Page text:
How can I avoid HSDD?

Well, if you’re taking a medication that has low libido as a side effect, your doctor may lower the dose to help your symptoms. That’s the easy one.

However, if emotional factors are playing a role, then they – and we, always – recommend talk therapy. Whether it’s anxiety, depression, or low self-esteem, counseling or just chatting with a friend can make a huge difference. And maybe consider trying some new techniques that might help you maximize your shmushing pleasure.

And if it turns out that your hormones are playing up, an Estrogen cream or such, applied directly to the vagina might be your best bet. But please talk to a healthcare type before trying this.

That said, it’s not just the doctor who can help you with your HSDD symptoms. You are one of your best treatment options. How? There are a ton of things you can do to take charge of your emotional and physical wellbeing.  And they can all reduce stress and fatigue, boost your energy levels, and enhance your general awesomeness:

  • Exercise frequently and regularly
  • Practice stress-relieving activities, such as mindfulness
  • Set time aside for sex
  • Experiment with sex toys, different positions, and roleplaying
  • Avoid alcohol, tobacco, and illegal drugs
  • Eat a healthy, balanced diet

Now, we know some, or lots, of those things, are easier said than done. But making just a couple of those changes could make all the difference.

Should I be worried if I have a low libido?

Living with low libido can definitely affect both your mental and physical well-being, particularly if you’ve received an HSDD diagnosis. And let’s face it, less sex at home raises all sorts of issues, no pun intended. Not only can it put a huge strain on your relationship, it can also lead to depression and anxiety.

In fact, a US study found that those living with HSDD were nearly twice as likely to suffer from depression, fatigue, back pain, and memory problems.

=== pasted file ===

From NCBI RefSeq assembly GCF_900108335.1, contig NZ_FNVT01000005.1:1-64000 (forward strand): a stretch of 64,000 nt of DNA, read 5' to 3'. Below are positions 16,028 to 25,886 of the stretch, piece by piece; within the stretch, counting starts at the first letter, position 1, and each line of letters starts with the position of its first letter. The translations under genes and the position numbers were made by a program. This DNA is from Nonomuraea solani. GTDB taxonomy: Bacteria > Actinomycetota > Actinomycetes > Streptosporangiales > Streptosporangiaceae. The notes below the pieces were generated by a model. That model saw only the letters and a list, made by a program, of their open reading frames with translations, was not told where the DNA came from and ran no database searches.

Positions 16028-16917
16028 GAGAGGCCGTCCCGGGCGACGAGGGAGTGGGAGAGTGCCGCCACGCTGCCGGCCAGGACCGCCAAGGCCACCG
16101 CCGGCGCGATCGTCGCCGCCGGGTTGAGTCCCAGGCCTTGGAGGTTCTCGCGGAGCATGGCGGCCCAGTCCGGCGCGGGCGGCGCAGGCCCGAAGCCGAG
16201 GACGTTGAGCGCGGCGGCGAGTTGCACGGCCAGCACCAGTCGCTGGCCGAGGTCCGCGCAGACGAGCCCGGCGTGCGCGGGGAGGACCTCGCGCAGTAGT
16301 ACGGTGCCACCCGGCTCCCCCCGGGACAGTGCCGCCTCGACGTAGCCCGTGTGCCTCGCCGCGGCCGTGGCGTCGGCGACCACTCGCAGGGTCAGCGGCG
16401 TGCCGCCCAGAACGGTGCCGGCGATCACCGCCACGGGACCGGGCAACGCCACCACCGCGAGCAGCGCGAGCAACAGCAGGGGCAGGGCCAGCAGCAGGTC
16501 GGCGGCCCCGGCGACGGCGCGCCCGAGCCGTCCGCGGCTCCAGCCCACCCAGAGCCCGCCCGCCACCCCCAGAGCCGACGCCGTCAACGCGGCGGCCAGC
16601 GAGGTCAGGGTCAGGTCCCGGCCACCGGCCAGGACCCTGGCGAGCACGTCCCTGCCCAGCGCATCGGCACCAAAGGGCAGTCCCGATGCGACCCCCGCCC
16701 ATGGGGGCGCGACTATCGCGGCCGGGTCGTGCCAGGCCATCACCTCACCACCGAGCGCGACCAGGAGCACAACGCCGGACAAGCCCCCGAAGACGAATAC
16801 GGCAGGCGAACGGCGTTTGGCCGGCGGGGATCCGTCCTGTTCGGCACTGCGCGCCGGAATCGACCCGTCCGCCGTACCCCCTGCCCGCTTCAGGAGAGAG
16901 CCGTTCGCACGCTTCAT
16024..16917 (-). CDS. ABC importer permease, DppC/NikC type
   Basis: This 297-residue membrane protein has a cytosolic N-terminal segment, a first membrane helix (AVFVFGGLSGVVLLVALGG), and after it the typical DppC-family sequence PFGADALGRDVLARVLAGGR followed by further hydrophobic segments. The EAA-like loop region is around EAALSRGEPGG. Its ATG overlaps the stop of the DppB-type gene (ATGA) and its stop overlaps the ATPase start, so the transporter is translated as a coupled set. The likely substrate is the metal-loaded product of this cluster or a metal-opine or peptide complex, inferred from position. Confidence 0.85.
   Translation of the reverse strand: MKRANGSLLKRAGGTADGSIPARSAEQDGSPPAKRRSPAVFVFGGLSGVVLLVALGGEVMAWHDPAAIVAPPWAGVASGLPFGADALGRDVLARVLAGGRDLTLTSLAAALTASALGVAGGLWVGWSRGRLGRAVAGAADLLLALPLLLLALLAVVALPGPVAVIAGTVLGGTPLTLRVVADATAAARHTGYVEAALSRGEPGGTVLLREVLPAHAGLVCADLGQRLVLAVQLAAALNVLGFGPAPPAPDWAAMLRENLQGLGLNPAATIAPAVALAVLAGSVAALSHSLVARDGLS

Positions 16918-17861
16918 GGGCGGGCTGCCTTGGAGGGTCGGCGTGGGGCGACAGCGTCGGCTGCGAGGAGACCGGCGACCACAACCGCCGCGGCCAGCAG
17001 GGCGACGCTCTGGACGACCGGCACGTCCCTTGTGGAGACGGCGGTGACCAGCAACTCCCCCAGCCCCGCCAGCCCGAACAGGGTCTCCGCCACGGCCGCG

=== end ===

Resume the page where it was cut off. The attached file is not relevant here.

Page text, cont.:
That said, always remember that your sex drive fluctuates naturally throughout the course of both your menstrual cycle and your entire life. Sometimes you just don’t feel up to it, and that’s okay! In fact, during times like this, a deep emotional connection can be just as rewarding as fantastic sex.

As always gang, if you recognize anything that we’ve talked about, please tell someone. Preferably a healthcare professional who can help you figure out what’s going on. And in the meantime, never feel bad for not feeling sexy.

Disclaimer: This website does not provide medical advice. The information, including but not limited to, text, graphics, images and other material contained on this website are for informational purposes only. No material on this site is intended to be a substitute for professional medical advice, diagnosis, or treatment. Always seek the advice of your physician or other qualified healthcare provider with any questions you may have regarding a medical condition or treatment and before undertaking a new health care regimen, and never disregard professional medical advice or delay in seeking it because of something you have read on this website.


Posted By  : Mazy Wyeth

Mazy Wyeth

Mazy Wyeth